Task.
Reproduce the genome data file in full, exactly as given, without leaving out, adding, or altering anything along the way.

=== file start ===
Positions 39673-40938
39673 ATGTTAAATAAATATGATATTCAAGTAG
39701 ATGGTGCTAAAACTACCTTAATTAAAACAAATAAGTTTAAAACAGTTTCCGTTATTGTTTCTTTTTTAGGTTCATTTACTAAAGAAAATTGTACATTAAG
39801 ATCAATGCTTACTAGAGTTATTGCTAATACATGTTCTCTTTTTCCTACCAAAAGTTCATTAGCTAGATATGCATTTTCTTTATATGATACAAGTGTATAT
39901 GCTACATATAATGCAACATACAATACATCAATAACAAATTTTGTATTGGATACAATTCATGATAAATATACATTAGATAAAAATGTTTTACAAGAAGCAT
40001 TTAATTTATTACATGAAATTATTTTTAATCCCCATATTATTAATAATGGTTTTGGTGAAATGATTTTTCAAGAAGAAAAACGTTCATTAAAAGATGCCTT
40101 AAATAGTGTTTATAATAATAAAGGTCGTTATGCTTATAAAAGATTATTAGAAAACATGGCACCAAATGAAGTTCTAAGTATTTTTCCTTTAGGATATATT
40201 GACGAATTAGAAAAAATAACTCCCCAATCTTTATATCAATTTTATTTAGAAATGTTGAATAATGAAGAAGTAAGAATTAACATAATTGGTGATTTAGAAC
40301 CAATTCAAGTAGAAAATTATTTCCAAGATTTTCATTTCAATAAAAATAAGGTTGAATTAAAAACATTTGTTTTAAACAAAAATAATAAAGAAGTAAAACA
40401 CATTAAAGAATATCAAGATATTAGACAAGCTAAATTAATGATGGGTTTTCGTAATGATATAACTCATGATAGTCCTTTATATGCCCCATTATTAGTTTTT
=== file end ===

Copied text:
Positions 39673-40938
39673 ATGTTAAATAAATATGATATTCAAGTAG
39701 ATGGTGCTAAAACTACCTTAATTAAAACAAATAAGTTTAAAACAGTTTCCGTTATTGTTTCTTTTTTAGGTTCATTTACTAAAGAAAATTGTACATTAAG
39801 ATCAATGCTTACTAGAGTTATTGCTAATACATGTTCTCTTTTTCCTACCAAAAGTTCATTAGCTAGATATGCATTTTCTTTATATGATACAAGTGTATAT
39901 GCTACATATAATGCAACATACAATACATCAATAACAAATTTTGTATTGGATACAATTCATGATAAATATACATTAGATAAAAATGTTTTACAAGAAGCAT
40001 TTAATTTATTACATGAAATTATTTTTAATCCCCATATTATTAATAATGGTTTTGGTGAAATGATTTTTCAAGAAGAAAAACGTTCATTAAAAGATGCCTT
40101 AAATAGTGTTTATAATAATAAAGGTCGTTATGCTTATAAAAGATTATTAGAAAACATGGCACCAAATGAAGTTCTAAGTATTTTTCCTTTAGGATATATT
40201 GACGAATTAGAAAAAATAACTCCCCAATCTTTATATCAATTTTATTTAGAAATGTTGAATAATGAAGAAGTAAGAATTAACATAATTGGTGATTTAGAAC
40301 CAATTCAAGTAGAAAATTATTTCCAAGATTTTCATTTCAATAAAAATAAGGTTGAATTAAAAACATTTGTTTTAAACAAAAATAATAAAGAAGTAAAACA
40401 CATTAAAGAATATCAAGATATTAGACAAGCTAAATTAATGATGGGTTTTCGTAATGATATAACTCATGATAGTCCTTTATATGCCCCATTATTAGTTTTT